Connecting your Mod to your Android phone opens up all sorts of possibilities for in-bedroom controls and connectivity, but it's not nearly as straightforward as it should be. Read on to find out if you're able to pull this off.
The USB protocol operates in a host/accessory configuration. Your computer is a USB host. It's the main device to which you attach other devices (such as a USB keyboard, printer, camera, or phone), and it's capable of providing power to operate and charge those devices.
Your phone typically behaves as an accessory, expecting to connect to a host and be manipulated by that host.
The USB OTG (On-The-Go) standard allows some devices that are typically accessories to behave as hosts, so you could, for instance, plug your printer in to your phone to print a document.
Android has had support for USB OTG since Android 3.1, but phone hardware is very hit-or-miss in its support. Many Android phones running Android 4.0+ do not support USB OTG, and the easiest way to check if your phone or tablet supports OTG is to check around on internet and see what other people report. So far we know that it works on the Nexus 5 and Nexus 7, but not the Nexus S 4G.
Getting it running
Once you've confirmed that your phone supports OTG, you'll need a USB OTG cable. These are about $2 from Amazon, and you could probably find them locally if you're in a rush. The small/male/micro-B end of the cable goes in your phone, and whatever you're trying to connect goes in the big/female/USB-A end of the cable.
You'll also need a USB terminal app for your phone or tablet. We've had the best luck with USB Serial Monitor Lite, and it gets bonus points for requiring no special permissions to run.
Connect your Mod to its USB cable, plug that into the OTG cable, and plug the small/micro-B end of OTG cable in to your phone. Turn the Mod on, and connect to it in the Serial Monitor app.
If you're lucky, you'll then be presented with a terminal screen, and when you try to type commands your phone or tablet doesn't present a keyboard for you to type on. Aha. Here's our next problem.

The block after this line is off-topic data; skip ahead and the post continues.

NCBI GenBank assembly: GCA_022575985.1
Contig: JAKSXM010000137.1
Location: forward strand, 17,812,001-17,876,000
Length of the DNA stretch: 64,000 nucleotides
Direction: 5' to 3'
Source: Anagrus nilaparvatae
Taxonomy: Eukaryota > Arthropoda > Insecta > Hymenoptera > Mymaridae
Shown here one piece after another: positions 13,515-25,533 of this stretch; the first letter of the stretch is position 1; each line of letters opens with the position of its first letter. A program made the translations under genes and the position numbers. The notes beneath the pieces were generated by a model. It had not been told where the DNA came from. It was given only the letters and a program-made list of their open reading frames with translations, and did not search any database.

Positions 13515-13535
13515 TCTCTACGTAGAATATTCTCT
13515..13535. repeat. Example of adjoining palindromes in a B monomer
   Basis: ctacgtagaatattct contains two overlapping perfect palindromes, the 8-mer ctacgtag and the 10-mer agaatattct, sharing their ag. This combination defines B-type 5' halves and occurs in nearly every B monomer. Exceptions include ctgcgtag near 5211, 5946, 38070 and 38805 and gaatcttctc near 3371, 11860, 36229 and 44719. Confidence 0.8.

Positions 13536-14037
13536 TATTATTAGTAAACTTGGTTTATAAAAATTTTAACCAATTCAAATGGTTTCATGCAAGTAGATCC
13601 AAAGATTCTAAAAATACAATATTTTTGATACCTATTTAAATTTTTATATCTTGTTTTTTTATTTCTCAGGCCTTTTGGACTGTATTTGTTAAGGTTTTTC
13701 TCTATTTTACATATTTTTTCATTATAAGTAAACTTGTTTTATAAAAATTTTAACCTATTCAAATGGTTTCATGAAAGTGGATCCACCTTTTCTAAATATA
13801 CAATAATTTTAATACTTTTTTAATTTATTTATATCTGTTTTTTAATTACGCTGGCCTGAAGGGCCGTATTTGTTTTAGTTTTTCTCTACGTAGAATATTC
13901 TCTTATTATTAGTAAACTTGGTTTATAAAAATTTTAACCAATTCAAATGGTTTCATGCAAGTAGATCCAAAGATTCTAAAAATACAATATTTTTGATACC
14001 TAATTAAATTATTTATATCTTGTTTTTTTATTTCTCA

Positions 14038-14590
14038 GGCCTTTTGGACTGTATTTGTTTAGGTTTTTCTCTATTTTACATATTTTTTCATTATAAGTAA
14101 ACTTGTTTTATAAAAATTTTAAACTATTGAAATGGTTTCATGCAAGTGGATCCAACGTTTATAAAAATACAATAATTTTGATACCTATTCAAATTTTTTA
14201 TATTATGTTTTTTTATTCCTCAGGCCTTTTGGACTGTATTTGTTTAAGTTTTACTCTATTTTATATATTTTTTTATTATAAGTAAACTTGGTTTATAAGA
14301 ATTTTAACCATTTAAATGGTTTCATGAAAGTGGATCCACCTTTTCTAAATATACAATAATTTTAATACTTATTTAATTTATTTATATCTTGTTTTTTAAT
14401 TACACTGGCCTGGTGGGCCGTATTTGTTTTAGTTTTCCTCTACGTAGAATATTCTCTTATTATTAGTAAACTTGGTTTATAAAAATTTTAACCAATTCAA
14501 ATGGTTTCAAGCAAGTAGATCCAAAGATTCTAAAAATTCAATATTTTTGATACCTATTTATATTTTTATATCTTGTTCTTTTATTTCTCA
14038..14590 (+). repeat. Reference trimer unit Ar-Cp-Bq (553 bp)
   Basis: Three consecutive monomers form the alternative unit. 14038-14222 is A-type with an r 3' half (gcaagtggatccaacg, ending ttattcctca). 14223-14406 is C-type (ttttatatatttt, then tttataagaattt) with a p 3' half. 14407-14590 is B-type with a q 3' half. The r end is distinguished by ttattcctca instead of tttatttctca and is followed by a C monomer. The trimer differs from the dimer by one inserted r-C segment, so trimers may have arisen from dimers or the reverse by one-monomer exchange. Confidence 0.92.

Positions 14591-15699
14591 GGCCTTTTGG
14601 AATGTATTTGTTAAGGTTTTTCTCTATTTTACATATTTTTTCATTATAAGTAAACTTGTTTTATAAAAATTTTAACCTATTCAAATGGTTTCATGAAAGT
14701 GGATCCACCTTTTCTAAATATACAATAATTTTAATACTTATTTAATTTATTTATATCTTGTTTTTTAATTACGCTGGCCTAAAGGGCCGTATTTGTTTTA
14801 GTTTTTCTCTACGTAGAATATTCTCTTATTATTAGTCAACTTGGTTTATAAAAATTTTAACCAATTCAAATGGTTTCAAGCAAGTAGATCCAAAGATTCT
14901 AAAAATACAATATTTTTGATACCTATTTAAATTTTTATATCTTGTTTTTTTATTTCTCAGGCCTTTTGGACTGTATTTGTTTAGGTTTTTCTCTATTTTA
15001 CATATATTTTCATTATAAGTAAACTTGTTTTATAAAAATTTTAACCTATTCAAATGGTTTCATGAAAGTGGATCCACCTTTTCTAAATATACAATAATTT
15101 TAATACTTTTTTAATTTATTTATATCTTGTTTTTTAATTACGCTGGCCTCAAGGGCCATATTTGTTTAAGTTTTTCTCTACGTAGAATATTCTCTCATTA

The ATmega32u4 microcontroller inside of the Mod has built-in USB functionality. That means it can present itself as a USB mouse, a USB keyboard, and a USB virtual terminal (what you want). The Arduino development environment includes the keyboard/mouse features (known as HID, or human interface device) as well the terminal features (known as CDC, or communications device class) and there's no way to tell the Arduino compiler "don't include software to act as USB keyboard or mouse unless my sketch specifically requires it." So your Mod is acting as a virtual serial port, but it's also acting as a virtual keyboard. Android connects to the serial port, but thinks there is also an external keyboard present and no longer shows the soft keyboard.
We have to force Arduino not to include any HID features. The way you do this is to edit the USBDesc.h file included with Arduino. On a Mac, this is found inside of the Arduino.app itself. From the Finder, right click on the Arduino application, and choose "Show Package Contents". From there, go through Contents > Resources > Java > hardware > arduino > cores > arduino and you'll find USBDesc.h (in the 1.5.x Arduino development environment, this file is found in Contents > Java > hardware > arduino > avr > cores > arduino). Open USBDesc.h and edit it:
#define CDC_ENABLED #define HID_ENABLED
#define CDC_ENABLED /* #define HID_ENABLED */
That's it! You have commented out the line defining the HID_ENABLED variable. You may have to quit and reload the Arduino app and then recompile your sketch for it to take effect. Now only CDC features will be defined, and your Mod should still present itself as a virtual terminal, but not a virtual keyboard. You can talk to your Mod over its standard serial console and turn motors on/off, cycle patterns, alter pattern frequency and intensity, and read inputs.